Meet Sarah Barslund Lauridsen, Chief Product Officer, Banking Circle

Sarah Barslund Lauridsen

Sarah has been working in banks and FinTechs for over 20 years. She is a role model in the payments tech space and regularly takes part in panels, webinars and speaks at events. Before joining Banking Circle, the tech-first payments bank, she was a director at Nordea – one of the biggest banks in Europe. She is well versed in organisational collaboration across executive management, sales and group functions and throughout her career has delivered this at both payment scale-ups and large incumbent businesses

Tell us a bit about yourself, background and your current role

As a mathematician, I have spent the majority of my career at the intersection between technology and product. In my first role as a quantitative analyst in investment banking in London, I was able to draw upon my maths and coding skills. I then went on to work in client facing digital platforms, and latterly pivoted into products and services, which is how I’ve landed my role as Chief Product Officer at Banking Circle.

Banking Circle is the unique combination of a technology company and a bank. Our payment processing engine is at the heart of many of the payments experiences that consumers and merchants use every day. To give a little idea of size, we process some 6% of European e-commerce flow annually.

In my role, I am responsible for making sure that Banking Circle has the product portfolio to enable our ambitious growth strategy and to keep our clients satisfied. Similarly, I am also responsible for making sure a number of our internal systems are solving the right problems for the business.

I am fortunate to work very broadly across the business and to have multifaceted responsibilities. My organisation is responsible for turning ideas into a product design, and we collaborate with teams across the company to develop the product and its roll out. Once a product is live, we interact with our clients to support the use of the product on their side to ensure we are adding value to their services.

Did you ever sit down and plan your career?

I didn’t plan my career in the sense that I decided exactly what my next role ought to be. You cannot guarantee anything goes to plan, and I have learnt that the next opportunity almost always comes in a different shape and form to the one you had imagined. My main consideration has always been about whether my current circumstances are right. If the answer is no, I actively work to make the change that I think is needed.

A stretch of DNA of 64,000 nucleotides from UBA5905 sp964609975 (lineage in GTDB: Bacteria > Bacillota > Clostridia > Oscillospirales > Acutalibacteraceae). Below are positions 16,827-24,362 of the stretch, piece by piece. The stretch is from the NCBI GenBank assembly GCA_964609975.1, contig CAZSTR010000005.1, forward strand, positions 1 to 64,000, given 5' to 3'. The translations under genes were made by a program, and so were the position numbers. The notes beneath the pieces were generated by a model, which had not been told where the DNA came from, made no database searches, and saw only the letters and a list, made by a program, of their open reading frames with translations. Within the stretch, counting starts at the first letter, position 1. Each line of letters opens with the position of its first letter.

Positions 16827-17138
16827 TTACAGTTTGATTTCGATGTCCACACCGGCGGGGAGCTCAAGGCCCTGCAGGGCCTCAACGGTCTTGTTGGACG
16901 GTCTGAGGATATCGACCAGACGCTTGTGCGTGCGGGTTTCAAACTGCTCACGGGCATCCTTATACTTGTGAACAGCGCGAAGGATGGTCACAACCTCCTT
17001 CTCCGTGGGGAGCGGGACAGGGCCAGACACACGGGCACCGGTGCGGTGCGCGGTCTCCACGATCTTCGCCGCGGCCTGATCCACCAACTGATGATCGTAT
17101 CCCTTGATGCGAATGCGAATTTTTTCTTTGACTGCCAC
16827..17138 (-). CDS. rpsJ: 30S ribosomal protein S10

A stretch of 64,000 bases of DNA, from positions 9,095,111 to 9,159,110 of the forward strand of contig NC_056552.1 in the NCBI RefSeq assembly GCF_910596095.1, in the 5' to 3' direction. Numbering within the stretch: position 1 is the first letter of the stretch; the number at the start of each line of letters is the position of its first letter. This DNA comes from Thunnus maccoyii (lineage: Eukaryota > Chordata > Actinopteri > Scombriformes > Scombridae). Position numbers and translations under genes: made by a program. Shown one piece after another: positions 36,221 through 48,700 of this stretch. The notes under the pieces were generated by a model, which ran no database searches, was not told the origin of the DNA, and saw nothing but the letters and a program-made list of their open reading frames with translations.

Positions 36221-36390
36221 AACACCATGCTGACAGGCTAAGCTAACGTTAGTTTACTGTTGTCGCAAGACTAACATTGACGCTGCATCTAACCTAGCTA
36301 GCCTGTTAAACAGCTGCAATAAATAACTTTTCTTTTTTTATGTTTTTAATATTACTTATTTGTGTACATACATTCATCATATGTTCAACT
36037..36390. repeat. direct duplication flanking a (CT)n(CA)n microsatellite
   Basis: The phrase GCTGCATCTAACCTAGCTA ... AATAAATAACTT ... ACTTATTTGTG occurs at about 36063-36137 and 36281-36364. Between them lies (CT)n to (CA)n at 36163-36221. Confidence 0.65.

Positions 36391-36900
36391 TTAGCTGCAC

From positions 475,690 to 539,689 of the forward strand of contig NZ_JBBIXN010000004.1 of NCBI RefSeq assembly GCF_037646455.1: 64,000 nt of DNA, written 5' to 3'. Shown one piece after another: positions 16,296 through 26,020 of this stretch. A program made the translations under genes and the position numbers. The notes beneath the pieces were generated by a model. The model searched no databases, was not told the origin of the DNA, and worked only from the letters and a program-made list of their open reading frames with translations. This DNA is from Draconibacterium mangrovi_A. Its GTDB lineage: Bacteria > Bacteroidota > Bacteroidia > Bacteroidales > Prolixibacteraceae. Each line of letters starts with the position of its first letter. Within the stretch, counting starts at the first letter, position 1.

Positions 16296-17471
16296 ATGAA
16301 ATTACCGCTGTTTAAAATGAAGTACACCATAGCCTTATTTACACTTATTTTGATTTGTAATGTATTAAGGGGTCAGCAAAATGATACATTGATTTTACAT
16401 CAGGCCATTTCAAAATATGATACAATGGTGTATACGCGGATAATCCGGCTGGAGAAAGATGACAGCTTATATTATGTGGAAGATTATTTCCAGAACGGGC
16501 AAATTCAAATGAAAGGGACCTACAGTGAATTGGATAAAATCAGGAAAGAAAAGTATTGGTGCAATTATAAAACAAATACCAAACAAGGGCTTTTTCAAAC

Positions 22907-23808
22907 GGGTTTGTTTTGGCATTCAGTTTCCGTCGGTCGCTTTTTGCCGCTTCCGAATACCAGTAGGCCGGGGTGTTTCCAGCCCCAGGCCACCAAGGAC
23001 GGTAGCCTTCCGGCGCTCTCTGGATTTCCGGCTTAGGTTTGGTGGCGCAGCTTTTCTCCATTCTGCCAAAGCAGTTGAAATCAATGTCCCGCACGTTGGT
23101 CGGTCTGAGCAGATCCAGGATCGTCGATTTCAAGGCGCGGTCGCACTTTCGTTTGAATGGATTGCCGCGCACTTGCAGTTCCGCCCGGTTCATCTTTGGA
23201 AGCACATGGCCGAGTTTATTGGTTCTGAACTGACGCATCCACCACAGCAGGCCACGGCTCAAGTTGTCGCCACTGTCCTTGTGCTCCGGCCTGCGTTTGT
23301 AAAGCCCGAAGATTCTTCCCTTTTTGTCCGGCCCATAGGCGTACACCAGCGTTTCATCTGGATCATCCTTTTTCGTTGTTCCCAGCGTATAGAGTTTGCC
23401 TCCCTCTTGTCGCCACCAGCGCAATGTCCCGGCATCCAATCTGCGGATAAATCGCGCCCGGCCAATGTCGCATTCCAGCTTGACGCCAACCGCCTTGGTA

One of the most important parameters for me in my job is whether I have an impact. I ask myself; am I getting things done? Am I making a difference and creating change? I have always strived to be in a position where I can fuel the right changes – whether that is explicitly asking for a larger mandate or team, working for a strategic change within the organisation or advocating an organisational change. Navigating the working world and evaluating my own contribution tells me whether I have outgrown a position, or whether there is still more to learn and give to reach the next level.

Have you faced any career challenges along the way and how did you overcome these?

My biggest challenges have had the same thing in common: the absence of a sponsor. A sponsor is different to a mentor in the way that they have a personal, vested interest in your success. A sponsor is someone in your workplace who is more senior than you and who will support you and advocate for you. When you meet a challenge, a sponsor can be key in addressing that challenge. They will utilise their network to provide you with opportunities you couldn’t otherwise get on your own, and help you overcome hurdles faced.

There have been occasions where I have outgrown my sponsor, or they have left the organisation. It is in these situations where you can feel as though you’re in hot water when a challenge arises and it is time to step up. What I have learnt from this is to cherish my sponsors and actively work to build good sponsor relationships.

What has been your biggest career achievement to date?

As a leader, it is the organisation you build that determines what you achieve. In my previous job, my team and I introduced modern digital product development methods, with the client experience at the centre. We went from four annual releases of technology updates to full, continuous deployment as the first team in the bank. When all is well aligned, the things a passionate team can achieve and deliver is phenomenal. The feeling you get from being part of an engine with a clear business purpose – and then having the capacity to deliver on that purpose – is just fantastic.

In my current role, I am once again working with high-performing teams, building on almost a decade of technology innovation to deliver payments and account solutions for banks and other financial institutions.

What one thing do you believe has been a major factor in you achieving success? 

The belief that you can make anything happen if you really want to. If a change or goal is important enough to you, you are able make it happen – no matter how ingrained the status quo might be in the organisation.